The FDA's decision to review its 1999 ruling was based on conflicting evidence from 46 randomized control studies. The researchers in Toronto took it upon themselves to re-evaluate those studies and found that, after 14 years, the reduction in LDL among study participants remained well within the targets set by the FDA.

The FDA's 1999 ruling was based on evidence that soy protein could lower LDL by between 4.2 and 6.7 milligrams per deciliter (mg/dL) of blood. According to the Univerity of Toronto researchers, the average LDL reduction in the 14 years since the FDA ruling was 6.3 mg/dL.

The researchers further argued that reversing the 1999 ruling would unfairly target soy when other foods with equally modest cholesterol‐lowering effects (such as oats, psyllium, barley, and nuts) are allowed to be touted as "heart-healthy."

What Does This Mean For You?

At present, there is no change in the FDA's recommendations regarding the inclusion of soy in a heart-healthy diet.

According to the FDA, a daily intake of 25 grams (g) or more of soy protein is associated with a reduced risk of atherosclerosis and CAD. Some studies have suggested that 50 g or more per day is needed to achieve a beneficial effect.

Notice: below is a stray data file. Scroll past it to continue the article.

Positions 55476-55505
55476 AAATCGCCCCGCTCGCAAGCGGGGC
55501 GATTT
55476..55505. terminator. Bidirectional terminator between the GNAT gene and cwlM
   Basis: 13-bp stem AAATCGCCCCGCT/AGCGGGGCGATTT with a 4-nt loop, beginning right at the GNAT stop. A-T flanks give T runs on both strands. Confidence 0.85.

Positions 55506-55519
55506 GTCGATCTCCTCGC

Even so, it is important not to overstate the benefits of soy in reducing your risk of atherosclerosis or CAD.

Generally speaking, the risk of CAD increases when your LDL levels are 160 mg/dL or higher. While a reduction of 6.3 mg/dL is not insignificant, it is by no means a quick fix if you have high cholesterol.

Rather, soy should be considered a part of a holistic approach to lowering your cholesterol level, which should also involve routine exercise, weight loss if necessary, and a low-fat diet with minimal saturated fats.

Summary

Although the FDA allowed manufacturers of certain soy products to make heart health claims back in 1999, the evidence supporting their cholesterol-lowering effects remains shaky. Because of this, the FDA is today considering whether to reverse its ruling.

Proponents argue that, while the reduction of "bad" LDL cholesterol is modest, the effect appears to be durable and does not lessen soy's benefit in a heart-healthy diet. The debate continues.

A Word From Verywell

Despite the small decreases in cholesterol levels, soy remains an ideal alternative to animal fats that are known to raise blood cholesterol levels.

In addition, soy products are high in fiber and low in saturated fat, both of which are essential to a heart-healthy diet.

9 Sources
Verywell Health uses only high-quality sources, including peer-reviewed studies, to support the facts within our articles. Read our editorial process to learn more about how we fact-check and keep our content accurate, reliable, and trustworthy.
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By Jennifer Moll, PharmD
Jennifer Moll, MS, PharmD, is a pharmacist actively involved in educating patients about the importance of heart disease prevention.